Unveiling the Ionisation Continuum in Low-Luminosity AGN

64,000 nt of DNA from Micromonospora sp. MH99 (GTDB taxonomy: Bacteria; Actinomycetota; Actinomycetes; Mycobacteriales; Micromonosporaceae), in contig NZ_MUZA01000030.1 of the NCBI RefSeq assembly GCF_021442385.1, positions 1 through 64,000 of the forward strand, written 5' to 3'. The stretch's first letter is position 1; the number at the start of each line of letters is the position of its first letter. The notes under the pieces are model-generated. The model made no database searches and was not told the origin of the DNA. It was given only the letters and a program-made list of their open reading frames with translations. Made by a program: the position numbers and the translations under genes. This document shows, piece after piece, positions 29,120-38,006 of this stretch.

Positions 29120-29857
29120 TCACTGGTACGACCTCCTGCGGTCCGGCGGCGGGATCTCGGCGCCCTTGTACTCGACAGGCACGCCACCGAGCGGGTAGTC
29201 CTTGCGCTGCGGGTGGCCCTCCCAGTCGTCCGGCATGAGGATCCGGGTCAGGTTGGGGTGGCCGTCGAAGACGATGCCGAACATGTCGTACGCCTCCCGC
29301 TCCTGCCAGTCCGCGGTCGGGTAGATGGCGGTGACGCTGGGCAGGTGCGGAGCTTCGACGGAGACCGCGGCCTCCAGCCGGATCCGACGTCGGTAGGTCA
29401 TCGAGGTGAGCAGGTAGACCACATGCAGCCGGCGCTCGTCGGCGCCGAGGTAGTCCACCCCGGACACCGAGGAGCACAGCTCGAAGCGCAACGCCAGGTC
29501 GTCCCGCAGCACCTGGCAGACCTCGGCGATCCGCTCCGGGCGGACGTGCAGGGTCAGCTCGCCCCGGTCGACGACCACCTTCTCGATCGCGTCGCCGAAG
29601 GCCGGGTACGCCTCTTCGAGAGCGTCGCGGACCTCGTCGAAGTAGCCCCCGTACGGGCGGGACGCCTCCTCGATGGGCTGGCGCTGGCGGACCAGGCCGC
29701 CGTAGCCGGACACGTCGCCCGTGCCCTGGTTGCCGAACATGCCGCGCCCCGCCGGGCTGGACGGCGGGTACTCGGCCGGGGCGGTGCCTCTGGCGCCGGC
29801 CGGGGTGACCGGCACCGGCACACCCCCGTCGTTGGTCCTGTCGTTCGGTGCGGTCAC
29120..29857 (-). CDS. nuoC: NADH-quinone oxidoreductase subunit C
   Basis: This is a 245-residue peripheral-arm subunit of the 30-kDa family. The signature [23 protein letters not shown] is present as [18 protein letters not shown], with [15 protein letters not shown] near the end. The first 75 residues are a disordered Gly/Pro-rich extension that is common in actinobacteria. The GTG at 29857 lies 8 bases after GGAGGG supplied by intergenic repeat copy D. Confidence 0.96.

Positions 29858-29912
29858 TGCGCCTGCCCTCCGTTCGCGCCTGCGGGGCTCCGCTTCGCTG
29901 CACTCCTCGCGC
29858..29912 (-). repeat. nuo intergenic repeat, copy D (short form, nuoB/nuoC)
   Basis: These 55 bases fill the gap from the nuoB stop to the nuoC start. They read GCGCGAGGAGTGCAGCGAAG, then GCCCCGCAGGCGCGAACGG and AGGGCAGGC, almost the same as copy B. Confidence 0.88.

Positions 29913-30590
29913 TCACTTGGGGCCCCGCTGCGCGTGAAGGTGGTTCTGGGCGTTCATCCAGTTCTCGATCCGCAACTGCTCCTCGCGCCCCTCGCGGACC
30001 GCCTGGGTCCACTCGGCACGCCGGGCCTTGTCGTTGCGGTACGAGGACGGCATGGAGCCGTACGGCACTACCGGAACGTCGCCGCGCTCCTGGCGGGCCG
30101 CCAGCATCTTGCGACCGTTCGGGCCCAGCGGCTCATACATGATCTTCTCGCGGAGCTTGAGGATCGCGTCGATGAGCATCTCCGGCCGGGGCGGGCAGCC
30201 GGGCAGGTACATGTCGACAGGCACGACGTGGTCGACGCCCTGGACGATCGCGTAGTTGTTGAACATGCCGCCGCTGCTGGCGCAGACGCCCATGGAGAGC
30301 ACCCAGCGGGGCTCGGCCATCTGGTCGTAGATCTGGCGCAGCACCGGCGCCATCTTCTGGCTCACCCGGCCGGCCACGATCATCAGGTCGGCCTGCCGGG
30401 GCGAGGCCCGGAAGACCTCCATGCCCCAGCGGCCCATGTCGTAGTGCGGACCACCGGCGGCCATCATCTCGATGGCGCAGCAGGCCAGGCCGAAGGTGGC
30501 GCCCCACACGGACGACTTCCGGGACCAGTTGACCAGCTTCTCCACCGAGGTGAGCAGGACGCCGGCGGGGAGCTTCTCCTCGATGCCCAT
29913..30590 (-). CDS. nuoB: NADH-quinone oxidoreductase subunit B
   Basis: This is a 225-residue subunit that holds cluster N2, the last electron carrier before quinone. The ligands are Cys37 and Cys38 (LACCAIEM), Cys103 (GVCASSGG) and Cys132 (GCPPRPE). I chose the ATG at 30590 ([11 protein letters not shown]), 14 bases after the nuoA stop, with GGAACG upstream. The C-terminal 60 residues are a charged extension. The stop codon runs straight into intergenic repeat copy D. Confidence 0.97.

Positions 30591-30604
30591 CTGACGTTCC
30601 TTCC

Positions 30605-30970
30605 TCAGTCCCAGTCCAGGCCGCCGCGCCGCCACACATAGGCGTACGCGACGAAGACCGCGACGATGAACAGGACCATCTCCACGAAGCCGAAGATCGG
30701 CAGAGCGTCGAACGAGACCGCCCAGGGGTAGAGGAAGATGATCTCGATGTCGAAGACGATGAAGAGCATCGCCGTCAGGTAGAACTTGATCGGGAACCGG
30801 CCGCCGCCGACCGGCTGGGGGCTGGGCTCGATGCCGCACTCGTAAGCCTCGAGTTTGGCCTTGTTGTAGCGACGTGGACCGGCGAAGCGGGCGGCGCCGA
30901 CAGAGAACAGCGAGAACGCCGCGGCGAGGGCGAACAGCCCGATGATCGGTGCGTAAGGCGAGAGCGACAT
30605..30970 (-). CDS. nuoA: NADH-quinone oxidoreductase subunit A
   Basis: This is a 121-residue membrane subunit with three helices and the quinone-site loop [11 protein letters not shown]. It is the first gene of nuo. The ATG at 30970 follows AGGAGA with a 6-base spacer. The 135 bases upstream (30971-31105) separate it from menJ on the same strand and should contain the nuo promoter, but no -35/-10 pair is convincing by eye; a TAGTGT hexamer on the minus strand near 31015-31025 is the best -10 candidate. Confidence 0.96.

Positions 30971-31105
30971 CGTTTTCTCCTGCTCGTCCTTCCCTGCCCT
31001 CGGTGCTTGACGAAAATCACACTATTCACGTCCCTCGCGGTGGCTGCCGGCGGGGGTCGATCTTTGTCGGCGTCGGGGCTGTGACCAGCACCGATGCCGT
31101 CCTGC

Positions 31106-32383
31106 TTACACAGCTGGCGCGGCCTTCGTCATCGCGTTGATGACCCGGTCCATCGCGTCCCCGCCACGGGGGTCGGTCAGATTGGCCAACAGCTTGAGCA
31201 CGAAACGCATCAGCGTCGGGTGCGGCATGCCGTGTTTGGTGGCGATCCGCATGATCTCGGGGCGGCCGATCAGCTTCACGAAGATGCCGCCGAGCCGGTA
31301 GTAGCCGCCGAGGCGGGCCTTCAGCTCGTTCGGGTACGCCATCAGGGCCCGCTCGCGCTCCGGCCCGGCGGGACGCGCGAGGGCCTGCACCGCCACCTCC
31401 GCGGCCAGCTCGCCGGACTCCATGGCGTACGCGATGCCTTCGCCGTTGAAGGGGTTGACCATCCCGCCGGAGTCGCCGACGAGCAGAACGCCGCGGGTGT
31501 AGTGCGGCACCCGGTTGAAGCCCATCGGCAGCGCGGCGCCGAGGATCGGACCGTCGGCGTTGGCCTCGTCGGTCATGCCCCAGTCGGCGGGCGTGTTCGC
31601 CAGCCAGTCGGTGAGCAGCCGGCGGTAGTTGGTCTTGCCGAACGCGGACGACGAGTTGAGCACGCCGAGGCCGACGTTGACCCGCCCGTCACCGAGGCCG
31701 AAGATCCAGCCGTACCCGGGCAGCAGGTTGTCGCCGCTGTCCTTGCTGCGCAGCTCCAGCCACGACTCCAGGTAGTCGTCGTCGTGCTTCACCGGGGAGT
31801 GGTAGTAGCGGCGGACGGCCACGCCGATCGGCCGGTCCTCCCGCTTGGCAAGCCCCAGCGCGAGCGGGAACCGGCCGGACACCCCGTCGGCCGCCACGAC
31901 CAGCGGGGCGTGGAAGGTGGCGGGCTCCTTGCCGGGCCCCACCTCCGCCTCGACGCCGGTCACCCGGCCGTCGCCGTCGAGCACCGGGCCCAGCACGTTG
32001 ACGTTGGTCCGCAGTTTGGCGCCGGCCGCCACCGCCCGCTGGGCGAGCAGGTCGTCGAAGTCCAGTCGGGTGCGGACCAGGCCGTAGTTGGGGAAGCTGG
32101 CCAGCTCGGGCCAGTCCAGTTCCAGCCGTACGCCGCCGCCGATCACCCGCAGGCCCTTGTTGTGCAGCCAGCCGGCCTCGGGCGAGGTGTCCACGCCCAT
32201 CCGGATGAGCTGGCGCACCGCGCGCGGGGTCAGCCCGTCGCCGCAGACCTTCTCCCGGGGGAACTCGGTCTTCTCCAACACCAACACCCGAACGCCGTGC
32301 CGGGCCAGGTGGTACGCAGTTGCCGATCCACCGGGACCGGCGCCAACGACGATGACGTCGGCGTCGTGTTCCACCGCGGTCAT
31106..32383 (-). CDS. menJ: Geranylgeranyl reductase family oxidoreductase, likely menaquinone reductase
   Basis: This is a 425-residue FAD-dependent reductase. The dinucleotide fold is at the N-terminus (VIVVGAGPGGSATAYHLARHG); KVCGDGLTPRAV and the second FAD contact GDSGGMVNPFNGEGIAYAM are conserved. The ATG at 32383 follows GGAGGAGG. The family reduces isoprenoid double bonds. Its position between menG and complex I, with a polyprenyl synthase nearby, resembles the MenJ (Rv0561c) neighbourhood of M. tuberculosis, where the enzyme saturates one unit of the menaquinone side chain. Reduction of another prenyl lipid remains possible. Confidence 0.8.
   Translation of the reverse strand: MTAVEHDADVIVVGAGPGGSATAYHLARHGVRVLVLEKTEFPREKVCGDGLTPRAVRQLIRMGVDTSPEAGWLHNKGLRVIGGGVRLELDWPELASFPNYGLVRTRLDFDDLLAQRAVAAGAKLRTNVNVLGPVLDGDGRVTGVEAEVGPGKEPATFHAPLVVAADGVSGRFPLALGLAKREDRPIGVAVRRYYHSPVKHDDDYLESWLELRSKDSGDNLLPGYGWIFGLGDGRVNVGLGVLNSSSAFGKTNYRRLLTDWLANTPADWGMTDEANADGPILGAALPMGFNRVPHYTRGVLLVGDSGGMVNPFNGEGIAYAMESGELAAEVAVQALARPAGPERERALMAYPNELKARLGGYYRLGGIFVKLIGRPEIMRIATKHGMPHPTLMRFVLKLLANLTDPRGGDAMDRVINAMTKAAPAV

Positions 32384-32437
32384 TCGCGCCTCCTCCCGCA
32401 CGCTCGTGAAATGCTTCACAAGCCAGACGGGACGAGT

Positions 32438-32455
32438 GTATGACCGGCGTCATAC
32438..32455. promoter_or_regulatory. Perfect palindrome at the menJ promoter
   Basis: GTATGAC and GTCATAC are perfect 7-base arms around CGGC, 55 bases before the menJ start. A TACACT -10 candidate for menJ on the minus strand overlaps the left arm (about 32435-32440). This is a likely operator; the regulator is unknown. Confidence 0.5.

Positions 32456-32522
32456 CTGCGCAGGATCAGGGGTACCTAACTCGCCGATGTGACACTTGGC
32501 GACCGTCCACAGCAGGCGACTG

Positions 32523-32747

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The accretion disc of low-luminosity active galactic nuclei (LLAGN) is predicted to disappear at low Eddington ratios (Lbol/Ledd < −3), while high-angular resolution observations of these nuclei have revealed a steep power law optical/UV continuum with α ∼ 2 (Fν ∼ ν −α ), characteristic of synchrotron emission. However, hydrogen absorption makes it impossible to probe this continuum shortwards of ∼ 1000 Å, and thus the possible contribution of an accretion disc cannot be fully discarded. Still, this information is encoded in the fine structure lines produced by the AGN ionised gas, whose relative intensities are sensitive to the shape of the ionising continuum and therefore can be used to probe the presence of the accretion disc. In this work we have combined diffraction-limited high-angular resolution observations from the Hubble Space Telescope in the optical/UV range and the Very Large Telescope in the near- to mid-infrared (IR) range for a sample of 10 LLAGN. These direct measurements of the accessible part of the LLAGN continuum have been combined with photo-ionisation simulations using Cloudy and mid-IR fine-structure lines observed by Spitzer, to infer the shape of the missing continuum below ∼ 1000 Å. This approach allowed us to reconstruct the primary ionising spectra and the disc contribution in prototypical LLAGN nuclei such as M87, NGC 1052, or the Sombrero galaxy. The IR emission line properties of the LLAGN in our sample can be reproduced by a power law continuum extending from the UV to the X-ray range, with a typical index of 0.35 . α . 0.55, with a negligible or no contribution at all from the accretion disc to the ionisation. These accretion discs must be truncated or in a cool state in order to explain the lack of ionising photons. The power law component dominating the extreme UV continuum in LLAGN is associated with inverse Compton emission from reprocessed synchrotron jet emission by the black hole corona. This is supported by photo-ionisation predictions for jet models applied to three of the LLAGN in our sample.